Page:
Saturday, January 23, 2010

They also serve who only sit and type

Janet Frame's posthumous novel Towards Another Summer received a review in The NY Times last year [which I have only just happened across] that dealt to what the reviewer calls the 'tedious and condescending debate' about Frame's mental health. The protagonist, Grace Cleave, feels exquisite social discomfort to the point of disability, and much has been made of the fact that publication of the book was delayed until after Frame's death. Many saw this as the author protecting herself, but the NY Times reviewer, David Gates, believes she was trying to protect others, and condemns a rehabilitation physician in 2007 called Sarah Abrahamson who publically diagnosed Frame as high-functioning autistic.

Poets and novelists, who persist in the obsessive-compulsive pursuit of those “interests” of theirs, may seize on that terrifying passage as further evidence that shrinks want to pathologize genius....

Like every writer worth remembering, Frame exploits — or creates on the page, to be absolutely puristic about it — her peculiar sensibility, her private window into the universal.... A writer’s neurochemistry may matter to physicians, biographers and general-­purpose gossips, but it’s not the reader’s business. Frame’s sad, slyly comic fish-out-of-water story needs neither explanation nor excuse, and Grace’s aloneness isn’t a medical condition — it’s a human one.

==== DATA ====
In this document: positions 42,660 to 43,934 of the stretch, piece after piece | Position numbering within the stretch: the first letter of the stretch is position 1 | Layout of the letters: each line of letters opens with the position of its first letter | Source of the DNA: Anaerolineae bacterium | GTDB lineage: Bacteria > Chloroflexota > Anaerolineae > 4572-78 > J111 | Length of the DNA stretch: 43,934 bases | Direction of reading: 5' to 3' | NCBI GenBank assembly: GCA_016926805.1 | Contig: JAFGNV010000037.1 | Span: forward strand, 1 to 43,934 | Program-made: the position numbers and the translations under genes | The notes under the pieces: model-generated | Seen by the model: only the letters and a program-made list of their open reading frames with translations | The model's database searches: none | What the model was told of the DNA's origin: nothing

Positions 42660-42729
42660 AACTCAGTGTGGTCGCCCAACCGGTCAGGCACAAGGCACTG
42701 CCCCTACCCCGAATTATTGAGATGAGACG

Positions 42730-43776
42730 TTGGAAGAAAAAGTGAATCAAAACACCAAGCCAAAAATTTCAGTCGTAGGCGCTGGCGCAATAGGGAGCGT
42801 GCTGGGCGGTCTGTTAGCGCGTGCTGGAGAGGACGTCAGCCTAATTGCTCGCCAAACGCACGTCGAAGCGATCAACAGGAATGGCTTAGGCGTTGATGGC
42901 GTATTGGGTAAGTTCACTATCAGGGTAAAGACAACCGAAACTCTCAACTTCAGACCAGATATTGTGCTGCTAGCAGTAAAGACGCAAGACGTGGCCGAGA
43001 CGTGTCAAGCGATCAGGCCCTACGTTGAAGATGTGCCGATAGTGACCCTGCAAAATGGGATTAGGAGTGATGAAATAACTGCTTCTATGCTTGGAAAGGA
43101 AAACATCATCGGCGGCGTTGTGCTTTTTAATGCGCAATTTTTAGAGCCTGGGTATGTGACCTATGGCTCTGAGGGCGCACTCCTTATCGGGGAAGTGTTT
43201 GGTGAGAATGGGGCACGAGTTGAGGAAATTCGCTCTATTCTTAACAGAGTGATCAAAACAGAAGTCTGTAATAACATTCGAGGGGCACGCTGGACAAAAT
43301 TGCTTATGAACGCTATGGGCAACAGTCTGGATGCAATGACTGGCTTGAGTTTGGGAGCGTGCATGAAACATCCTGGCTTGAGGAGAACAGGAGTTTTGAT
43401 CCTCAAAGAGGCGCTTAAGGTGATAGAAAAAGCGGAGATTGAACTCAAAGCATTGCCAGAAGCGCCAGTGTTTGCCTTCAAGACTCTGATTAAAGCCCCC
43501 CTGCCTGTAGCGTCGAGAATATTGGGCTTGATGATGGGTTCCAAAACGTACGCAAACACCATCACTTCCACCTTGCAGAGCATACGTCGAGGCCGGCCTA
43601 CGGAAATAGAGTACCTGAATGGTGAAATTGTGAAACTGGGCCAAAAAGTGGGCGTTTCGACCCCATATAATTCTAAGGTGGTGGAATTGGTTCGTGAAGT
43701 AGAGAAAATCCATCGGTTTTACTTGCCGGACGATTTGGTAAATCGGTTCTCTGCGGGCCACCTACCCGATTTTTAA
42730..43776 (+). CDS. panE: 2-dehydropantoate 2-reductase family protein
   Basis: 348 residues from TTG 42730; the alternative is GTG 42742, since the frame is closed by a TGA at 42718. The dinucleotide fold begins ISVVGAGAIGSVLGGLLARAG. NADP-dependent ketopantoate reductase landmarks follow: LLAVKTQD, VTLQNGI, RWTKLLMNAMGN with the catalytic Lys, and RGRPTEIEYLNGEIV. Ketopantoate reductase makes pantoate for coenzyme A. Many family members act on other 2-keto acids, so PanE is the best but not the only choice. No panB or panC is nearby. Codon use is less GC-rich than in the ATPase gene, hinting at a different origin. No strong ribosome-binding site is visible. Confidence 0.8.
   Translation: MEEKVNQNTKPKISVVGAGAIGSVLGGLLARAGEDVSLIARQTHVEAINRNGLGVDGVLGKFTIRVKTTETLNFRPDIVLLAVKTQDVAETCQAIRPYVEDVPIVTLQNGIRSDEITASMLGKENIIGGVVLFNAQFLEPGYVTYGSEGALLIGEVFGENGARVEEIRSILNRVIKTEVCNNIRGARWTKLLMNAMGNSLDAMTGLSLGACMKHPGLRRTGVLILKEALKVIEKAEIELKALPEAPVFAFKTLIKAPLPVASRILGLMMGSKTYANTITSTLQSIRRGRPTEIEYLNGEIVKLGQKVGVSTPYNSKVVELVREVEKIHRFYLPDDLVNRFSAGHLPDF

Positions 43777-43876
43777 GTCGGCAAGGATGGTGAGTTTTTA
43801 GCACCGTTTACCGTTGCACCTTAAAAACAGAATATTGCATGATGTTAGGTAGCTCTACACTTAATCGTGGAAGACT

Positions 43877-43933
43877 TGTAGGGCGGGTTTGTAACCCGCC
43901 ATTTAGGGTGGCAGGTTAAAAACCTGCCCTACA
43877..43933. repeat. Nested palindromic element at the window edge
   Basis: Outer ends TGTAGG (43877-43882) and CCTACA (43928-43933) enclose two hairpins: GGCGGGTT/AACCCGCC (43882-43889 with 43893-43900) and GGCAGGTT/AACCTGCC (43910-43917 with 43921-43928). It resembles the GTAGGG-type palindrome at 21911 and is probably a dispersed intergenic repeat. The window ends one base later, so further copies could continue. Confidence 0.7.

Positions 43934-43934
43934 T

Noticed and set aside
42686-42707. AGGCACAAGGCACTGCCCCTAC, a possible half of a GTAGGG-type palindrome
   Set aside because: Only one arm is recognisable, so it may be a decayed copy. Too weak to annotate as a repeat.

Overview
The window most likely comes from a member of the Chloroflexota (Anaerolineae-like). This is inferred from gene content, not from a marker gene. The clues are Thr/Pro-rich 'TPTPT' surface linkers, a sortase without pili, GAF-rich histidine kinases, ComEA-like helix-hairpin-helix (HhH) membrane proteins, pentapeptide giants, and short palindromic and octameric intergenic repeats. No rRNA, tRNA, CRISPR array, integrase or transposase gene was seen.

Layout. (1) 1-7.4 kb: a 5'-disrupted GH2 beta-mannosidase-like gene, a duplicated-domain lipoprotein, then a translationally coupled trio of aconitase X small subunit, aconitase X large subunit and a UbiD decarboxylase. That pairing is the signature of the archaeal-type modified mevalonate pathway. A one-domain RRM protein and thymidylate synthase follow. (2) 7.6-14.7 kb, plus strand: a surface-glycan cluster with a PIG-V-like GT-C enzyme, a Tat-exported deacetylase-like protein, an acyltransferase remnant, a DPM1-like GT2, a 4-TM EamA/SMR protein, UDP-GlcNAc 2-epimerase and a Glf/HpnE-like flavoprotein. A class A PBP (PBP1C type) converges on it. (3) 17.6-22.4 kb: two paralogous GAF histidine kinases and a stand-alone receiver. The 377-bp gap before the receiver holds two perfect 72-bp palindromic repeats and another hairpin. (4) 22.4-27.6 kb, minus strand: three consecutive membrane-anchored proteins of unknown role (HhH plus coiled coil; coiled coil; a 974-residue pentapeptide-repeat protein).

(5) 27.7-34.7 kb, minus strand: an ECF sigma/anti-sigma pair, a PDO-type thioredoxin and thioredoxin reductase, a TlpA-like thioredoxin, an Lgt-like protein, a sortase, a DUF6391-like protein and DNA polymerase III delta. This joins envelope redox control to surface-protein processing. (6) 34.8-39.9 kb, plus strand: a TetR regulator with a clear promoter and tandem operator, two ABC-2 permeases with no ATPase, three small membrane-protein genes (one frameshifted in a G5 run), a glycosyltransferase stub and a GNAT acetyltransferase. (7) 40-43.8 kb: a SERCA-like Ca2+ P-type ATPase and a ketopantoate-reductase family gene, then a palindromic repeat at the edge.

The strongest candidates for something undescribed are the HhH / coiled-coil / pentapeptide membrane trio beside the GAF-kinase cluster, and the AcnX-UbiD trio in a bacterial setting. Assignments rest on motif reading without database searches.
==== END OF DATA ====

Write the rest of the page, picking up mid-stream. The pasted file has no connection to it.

Which must warm the cockles of the heart of Frame's niece and guardian of her work, Pamela Gordon, who has always said this. Now is the time, surely, to give Frame full recognition for her genius without hissing behind our hands with the next breath in an attempt to diminish that genius. While I haven't hissed exactly, I did murmur something not exactly dismissive of the Abrahamson theory in a Radio NZ review of Towards Another Summer a couple of years back. I regret that now. Discussion of Frame's life belongs firmly elsewhere.

Reading the NY Times review - especially the extracts from Towards Another Summer - makes me want to read the book all over again. The language is as exquisite as the discomfort Cleave feels. Unmatchable.

Full review here.


TK Roxborogh said...

Do you not think, Mary, it's the tall poppy thing? I hear comments about writers all the time: 'her writing is fabulous but she's a real cow' or 'but he's a drunk you know'. I like what the reviewer said about what's on the page for the reader is what should concern the reader. That's why I often avoid go too much into the life of a writer with students until WAY after they have own the work for themselves and then are ready to consider the context of the when and where and why of the writing.

It must drive Pamela nuts people always barking on about Frames 'mental state' as if people are looking for a 'reason' for genius. Why can't the product just be damn good without trying to find the 'fault'.

Mary McCallum said...